Quality matters more than quantity in two important ways. The quality of the subscriber list is more important than the quantity of the list. The quality of the email content is more important than the quantity of it.
My background in journalism might have something to do with my views on email marketing best practices.
Throughout a long career, I found that quality almost always wins over quantity when it comes to the information consumer, whether that consumer is a newspaper reader, TV watcher, website visitor or email subscriber.
Someone who is tricked into subscribing to anything won’t be a subscriber for long. That person is a low quality subscriber because loyalty is non existent. A 100-page newspaper filled with poorly written articles will have a harder time holding on to subscribers than a 50-page newspapers with well-written articles.
These same ideas easily apply to email marketing.
Email Quality Increases Response Rates
The best email marketing gets the best response rate. The response rate is determined by:
- A transparent, opt-in email subscriber form.
- The conversion rate of people coming to the email subscription page.
- The churn rate, meaning the rate of subscriptions to unsubscribes.
- The open rate or the percentage of emails that are opened by subscribers.
- The click rate or how often people click on links in the email.
- The site conversion rate of people who click on a link in the email and take action on the site (buy something, click on ads, etc.).
It is better to have 100 quality subscribers clicking 100 times a month for 10,000 high quality visits than 10,000 junk subscribers who click an average of once a month for 10,000 low quality visits.
Best practices deliver quality subscribers with a high response rate while “worst practices” guarantee high churn, a large number of complaints and a poor return on investment.
What are some best practices?
1) Email only to people who have requested the email.
A common practice is a form on the site for some other purpose, such as registration, with a box that has a checkmark in it — the “opt out” approach. If the site visitor doesn’t see it, or forgets to uncheck it, he or she gets an unwanted email.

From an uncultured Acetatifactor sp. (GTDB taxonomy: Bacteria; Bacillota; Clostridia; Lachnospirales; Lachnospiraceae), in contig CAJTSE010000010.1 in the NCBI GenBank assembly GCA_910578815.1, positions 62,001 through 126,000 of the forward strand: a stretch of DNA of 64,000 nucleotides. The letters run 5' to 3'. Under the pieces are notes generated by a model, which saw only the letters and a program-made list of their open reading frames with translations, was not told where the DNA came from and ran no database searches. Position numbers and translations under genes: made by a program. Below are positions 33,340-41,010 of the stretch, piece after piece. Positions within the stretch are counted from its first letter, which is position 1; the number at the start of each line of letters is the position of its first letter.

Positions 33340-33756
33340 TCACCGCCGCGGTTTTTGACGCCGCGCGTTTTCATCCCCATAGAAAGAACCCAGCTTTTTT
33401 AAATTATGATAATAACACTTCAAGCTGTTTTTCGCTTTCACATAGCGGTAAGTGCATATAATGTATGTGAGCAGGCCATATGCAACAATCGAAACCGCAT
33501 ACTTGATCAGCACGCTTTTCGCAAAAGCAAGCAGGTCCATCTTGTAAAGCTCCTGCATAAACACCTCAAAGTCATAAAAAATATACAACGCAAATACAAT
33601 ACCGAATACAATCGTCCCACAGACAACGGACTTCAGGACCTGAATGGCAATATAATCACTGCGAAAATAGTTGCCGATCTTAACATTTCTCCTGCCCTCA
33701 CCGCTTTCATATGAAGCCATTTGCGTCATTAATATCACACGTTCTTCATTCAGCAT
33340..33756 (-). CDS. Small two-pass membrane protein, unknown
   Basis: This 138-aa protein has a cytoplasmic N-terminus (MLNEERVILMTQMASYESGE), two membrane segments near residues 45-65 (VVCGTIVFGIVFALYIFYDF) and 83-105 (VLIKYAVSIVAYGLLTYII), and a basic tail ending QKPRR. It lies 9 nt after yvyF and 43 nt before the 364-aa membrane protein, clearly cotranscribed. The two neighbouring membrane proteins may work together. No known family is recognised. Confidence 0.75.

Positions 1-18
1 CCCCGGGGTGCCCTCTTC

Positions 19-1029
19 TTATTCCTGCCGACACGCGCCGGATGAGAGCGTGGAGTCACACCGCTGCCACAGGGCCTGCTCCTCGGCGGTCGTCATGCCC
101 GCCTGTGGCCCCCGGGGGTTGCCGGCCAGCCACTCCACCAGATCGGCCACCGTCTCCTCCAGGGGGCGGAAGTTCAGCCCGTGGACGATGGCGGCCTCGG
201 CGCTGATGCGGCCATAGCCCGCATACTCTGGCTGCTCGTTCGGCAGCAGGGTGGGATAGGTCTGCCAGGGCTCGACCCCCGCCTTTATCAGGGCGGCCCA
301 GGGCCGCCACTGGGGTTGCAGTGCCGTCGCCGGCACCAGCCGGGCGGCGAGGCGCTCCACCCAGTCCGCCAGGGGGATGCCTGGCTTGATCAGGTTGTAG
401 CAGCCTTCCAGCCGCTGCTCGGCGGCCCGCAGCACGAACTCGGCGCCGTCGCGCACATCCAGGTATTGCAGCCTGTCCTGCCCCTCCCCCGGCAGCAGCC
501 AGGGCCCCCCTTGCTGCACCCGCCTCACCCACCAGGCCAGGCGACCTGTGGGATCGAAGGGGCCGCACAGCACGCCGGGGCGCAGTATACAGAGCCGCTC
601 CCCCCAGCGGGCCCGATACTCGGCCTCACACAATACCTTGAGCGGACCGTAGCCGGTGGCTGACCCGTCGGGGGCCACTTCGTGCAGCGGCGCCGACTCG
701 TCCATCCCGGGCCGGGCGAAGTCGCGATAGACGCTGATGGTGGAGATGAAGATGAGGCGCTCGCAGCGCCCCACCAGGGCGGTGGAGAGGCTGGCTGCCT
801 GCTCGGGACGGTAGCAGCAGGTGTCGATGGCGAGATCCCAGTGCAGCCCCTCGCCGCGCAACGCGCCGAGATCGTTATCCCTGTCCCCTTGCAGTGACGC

2) Identify the source of the email clearly.
Use the business name and postal address in the email or in a link to a website page with contact information. Include an unsubscribe option and an email address for contacting someone with questions, complaints or other feedback.
3) Use an appealing subject line.
For a news site, “Today’s News” doesn’t cut it. “Explosion kills 4 people at city hall” is much more likely to increase the open rate. For a business site, “Home decor on sale this weekend only” will usually get more clicks than “Sale this weekend”. Be as specific as possible.
Be careful about using exclamation points, all capital letters or other methods of getting attention because spam filters may block the email.
4) Put links near the top.
This is an important practice for website publishing and it applies just as well for an email. Prominence is critical.
Imagine opening an email with few links and boring content in the opening screen. Why would anyone scroll down to view more?
5) Minimize the number of images.
Many email viewers block images because of the possibility of viruses and the fact that they potentially slow the display of the email.
It is common to open an email with many large blocked images that push links further down and impact the click rate.
But surely consider using HTML colors to add some spice to the email. Remember to offer a text-only version in addition to an HTML version.
6) Send emails from mid morning to mid afternoon.
Emails too early in the day might be overlooked by subscribers from other work or personal emails.
Emails sent late in the day may get overlooked if the subscriber is an employee getting ready to leave or someone at home is preparing to shut down the computer for the day.
7) Track analytics at least monthly.
Don’t worry about the daily results. They will bounce around quite a bit.
Worry a little more about the weekly results. Worry a lot about the monthly numbers.
8) Test and Retest
Email marketing best practices are like any other best practices. The amount of effort that goes into them will determine the results.
Maintain a chart of monthly results. Make small changes to the format at least monthly and watch what happens.
Test and test again. In time, the numbers certainly will improve.